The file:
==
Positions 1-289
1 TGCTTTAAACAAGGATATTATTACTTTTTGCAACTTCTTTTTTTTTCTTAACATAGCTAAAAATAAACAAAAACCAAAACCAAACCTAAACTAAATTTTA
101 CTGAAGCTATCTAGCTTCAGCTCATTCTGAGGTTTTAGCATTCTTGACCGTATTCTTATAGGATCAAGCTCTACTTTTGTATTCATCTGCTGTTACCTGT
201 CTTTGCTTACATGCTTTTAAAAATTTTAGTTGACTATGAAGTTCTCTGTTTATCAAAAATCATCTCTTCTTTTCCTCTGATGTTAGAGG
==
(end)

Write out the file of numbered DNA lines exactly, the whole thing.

Positions 1-289
1 TGCTTTAAACAAGGATATTATTACTTTTTGCAACTTCTTTTTTTTTCTTAACATAGCTAAAAATAAACAAAAACCAAAACCAAACCTAAACTAAATTTTA
101 CTGAAGCTATCTAGCTTCAGCTCATTCTGAGGTTTTAGCATTCTTGACCGTATTCTTATAGGATCAAGCTCTACTTTTGTATTCATCTGCTGTTACCTGT
201 CTTTGCTTACATGCTTTTAAAAATTTTAGTTGACTATGAAGTTCTCTGTTTATCAAAAATCATCTCTTCTTTTCCTCTGATGTTAGAGG